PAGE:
We caught a taxi to the hotel, then Paul took me for what was essentially a banquet in a nearby restaurant. China is vibrant, loud and busy, but also oddly calm. Like a weird mix of hectic and relaxed, as demonstrated by the taxi drivers cutting each other up and beeping their horns like madmen, while old men slowly ride their bikes the wrong way down the street, narrowly avoiding these taxi-driving maniacs by a matter of inches. The restaurant was similarly chaotic with people shouting at waitresses for their food, and loud conversation ringing out everywhere. We enjoyed a seemingly endless amount of food, the particular highlight for me being garlic broccoli. It was unbelievably good. You should make it - apparently all you do is steam the broccoli (as per usual) then fry it off with a bit of olive oil and loads of garlic. The results are quite simply divine. I’m definitely going to be eating it every day when I’m back in England.
After all the manic travelling and time differences I was super tired, so I went back to the hotel, finished my book, and fell asleep. I awoke feeling super refreshed but then I checked my watch and it was only 5.00. Apparently this is called jet lag. But luckily there was wifi and it was the optimum time to catch up with some friends in England. Sadly, because China’s government is COMPLETELY MENTAL everything like Twitter, Facebook and Tumblr is blocked, which means that my website is inaccessible to my Chinese fans because it’s built on Tumblr. Paul has some ghetto thing which re-routes his IP address or his proxy or something, meaning he can still go on English sites. He’s like a spy. But I didn’t have this. So now I have signed up to Weibo, which is like the Chinese version of Twitter. And I post ‘weibos’ instead of tweets. Then I went back to sleep.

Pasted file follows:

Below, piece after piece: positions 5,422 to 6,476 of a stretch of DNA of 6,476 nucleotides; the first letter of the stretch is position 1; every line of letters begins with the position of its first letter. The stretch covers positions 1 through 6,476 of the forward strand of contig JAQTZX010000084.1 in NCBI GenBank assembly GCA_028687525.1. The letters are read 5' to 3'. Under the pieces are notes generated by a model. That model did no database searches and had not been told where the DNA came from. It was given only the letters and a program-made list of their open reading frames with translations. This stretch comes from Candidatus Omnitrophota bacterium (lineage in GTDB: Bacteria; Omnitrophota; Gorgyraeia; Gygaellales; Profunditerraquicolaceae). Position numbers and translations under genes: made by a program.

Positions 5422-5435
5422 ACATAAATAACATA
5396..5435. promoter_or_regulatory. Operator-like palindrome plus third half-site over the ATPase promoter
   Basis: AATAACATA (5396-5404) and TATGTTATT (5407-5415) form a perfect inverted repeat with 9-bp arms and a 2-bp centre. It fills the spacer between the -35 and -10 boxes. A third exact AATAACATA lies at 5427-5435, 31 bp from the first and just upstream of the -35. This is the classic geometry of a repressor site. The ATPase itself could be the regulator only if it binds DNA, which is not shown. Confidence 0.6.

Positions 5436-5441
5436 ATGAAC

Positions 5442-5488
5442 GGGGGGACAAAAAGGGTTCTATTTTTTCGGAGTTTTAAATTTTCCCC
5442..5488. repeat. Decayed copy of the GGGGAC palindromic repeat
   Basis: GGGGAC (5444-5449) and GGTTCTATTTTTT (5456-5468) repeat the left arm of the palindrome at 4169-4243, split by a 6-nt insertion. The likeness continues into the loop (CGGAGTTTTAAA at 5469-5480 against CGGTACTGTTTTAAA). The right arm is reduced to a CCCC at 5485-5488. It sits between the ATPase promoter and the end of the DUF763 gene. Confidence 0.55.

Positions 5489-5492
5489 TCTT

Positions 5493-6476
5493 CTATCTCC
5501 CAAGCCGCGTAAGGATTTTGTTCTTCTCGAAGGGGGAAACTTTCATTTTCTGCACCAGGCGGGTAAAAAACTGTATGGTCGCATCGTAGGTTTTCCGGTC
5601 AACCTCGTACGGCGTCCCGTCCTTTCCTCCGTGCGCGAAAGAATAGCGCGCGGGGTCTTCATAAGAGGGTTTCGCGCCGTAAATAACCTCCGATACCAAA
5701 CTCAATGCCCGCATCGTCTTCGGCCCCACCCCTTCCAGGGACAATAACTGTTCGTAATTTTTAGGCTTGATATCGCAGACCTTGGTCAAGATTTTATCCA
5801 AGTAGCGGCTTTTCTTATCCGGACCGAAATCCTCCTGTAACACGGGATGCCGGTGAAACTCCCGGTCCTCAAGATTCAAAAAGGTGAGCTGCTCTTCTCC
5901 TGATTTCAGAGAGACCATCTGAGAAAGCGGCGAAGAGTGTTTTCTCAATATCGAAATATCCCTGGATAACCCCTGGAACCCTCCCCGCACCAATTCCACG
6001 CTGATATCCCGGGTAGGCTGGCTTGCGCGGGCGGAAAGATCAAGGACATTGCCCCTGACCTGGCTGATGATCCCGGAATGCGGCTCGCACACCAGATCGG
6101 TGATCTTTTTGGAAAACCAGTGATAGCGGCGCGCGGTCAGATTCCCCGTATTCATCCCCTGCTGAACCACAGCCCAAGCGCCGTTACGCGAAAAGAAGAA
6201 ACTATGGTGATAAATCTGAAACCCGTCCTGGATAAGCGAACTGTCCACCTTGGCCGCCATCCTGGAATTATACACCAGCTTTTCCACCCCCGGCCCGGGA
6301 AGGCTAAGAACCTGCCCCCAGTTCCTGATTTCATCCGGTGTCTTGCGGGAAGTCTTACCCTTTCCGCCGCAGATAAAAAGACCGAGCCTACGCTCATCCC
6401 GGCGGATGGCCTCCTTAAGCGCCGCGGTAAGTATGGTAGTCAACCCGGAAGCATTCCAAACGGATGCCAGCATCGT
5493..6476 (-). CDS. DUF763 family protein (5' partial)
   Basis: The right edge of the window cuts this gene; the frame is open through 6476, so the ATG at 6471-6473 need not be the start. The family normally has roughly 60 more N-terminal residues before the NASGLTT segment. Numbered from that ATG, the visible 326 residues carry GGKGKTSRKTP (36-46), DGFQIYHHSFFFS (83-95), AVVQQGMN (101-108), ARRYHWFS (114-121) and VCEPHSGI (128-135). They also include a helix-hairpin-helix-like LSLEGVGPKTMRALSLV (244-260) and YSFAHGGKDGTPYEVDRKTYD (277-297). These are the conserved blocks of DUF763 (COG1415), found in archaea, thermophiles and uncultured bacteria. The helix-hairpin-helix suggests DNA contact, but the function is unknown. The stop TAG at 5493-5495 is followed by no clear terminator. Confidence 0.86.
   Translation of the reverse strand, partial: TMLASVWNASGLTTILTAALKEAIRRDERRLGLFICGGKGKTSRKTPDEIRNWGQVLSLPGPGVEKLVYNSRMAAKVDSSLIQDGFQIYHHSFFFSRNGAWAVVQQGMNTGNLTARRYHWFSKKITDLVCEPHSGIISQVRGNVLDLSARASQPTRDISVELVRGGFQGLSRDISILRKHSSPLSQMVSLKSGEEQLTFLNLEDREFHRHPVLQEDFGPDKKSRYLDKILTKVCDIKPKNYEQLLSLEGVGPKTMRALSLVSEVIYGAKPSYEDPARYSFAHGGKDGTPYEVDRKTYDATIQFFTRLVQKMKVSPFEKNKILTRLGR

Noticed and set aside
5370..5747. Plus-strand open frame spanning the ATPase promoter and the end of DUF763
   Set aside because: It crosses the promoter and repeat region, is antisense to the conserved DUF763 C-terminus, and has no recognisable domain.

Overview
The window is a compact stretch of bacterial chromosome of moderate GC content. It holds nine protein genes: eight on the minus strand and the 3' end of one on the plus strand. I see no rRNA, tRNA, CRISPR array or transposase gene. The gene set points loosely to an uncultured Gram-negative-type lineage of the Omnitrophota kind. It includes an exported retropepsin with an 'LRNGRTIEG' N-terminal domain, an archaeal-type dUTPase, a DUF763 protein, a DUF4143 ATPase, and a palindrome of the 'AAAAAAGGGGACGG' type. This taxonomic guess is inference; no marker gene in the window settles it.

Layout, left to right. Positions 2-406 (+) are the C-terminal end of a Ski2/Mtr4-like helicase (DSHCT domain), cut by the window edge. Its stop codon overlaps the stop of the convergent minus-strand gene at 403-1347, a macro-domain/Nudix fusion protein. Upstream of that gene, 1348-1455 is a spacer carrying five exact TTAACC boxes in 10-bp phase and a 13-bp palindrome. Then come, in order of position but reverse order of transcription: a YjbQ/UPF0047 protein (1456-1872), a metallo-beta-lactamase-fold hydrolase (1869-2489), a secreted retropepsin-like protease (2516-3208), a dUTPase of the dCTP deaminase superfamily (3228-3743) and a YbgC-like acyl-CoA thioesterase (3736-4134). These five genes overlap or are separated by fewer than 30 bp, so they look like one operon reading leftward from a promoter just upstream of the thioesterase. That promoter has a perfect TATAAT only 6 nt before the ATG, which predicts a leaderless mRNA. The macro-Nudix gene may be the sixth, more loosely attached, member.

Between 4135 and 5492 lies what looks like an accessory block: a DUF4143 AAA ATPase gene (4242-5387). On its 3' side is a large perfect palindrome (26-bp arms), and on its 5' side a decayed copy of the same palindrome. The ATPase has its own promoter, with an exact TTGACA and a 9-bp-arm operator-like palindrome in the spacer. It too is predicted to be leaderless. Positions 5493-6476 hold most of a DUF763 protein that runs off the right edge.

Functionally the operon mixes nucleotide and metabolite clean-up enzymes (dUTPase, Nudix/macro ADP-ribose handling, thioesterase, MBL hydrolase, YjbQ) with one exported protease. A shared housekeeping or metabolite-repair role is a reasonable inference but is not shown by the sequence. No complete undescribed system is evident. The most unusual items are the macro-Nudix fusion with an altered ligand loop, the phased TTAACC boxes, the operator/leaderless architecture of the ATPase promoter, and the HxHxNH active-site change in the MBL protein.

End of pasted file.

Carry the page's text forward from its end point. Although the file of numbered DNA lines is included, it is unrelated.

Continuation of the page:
Friday 11th November - Yuyintang - SHANGHAI
Paul came to meet me at the hotel then it was time to leave Beijing and head to Shanghai for the first show of the tour! We caught a taxi to the bullet train station, which is this SUPER FAST train that was going to take us from Beijing to Shanghai in four hours and forty minutes, at an average speed of 300 km/h. Heavy. That same journey apparently used to take over ten hours. Sadly we couldn’t get tickets for a journey until later in the day so we had to hang around the station for a few hours. We had breakfast in McDonald’s and then I re-discovered Angry Birds on my phone. I never play games on my phone unless there’s literally nothing else to do, so my Angry Birds skills are somewhat lacking. I have a feeling that I’m going to get better on this tour, though. So I kicked some ass on Angry Birds and killed those weird green things, then I started my official ‘tour read’ - Crime and Punishment. It’s a big read.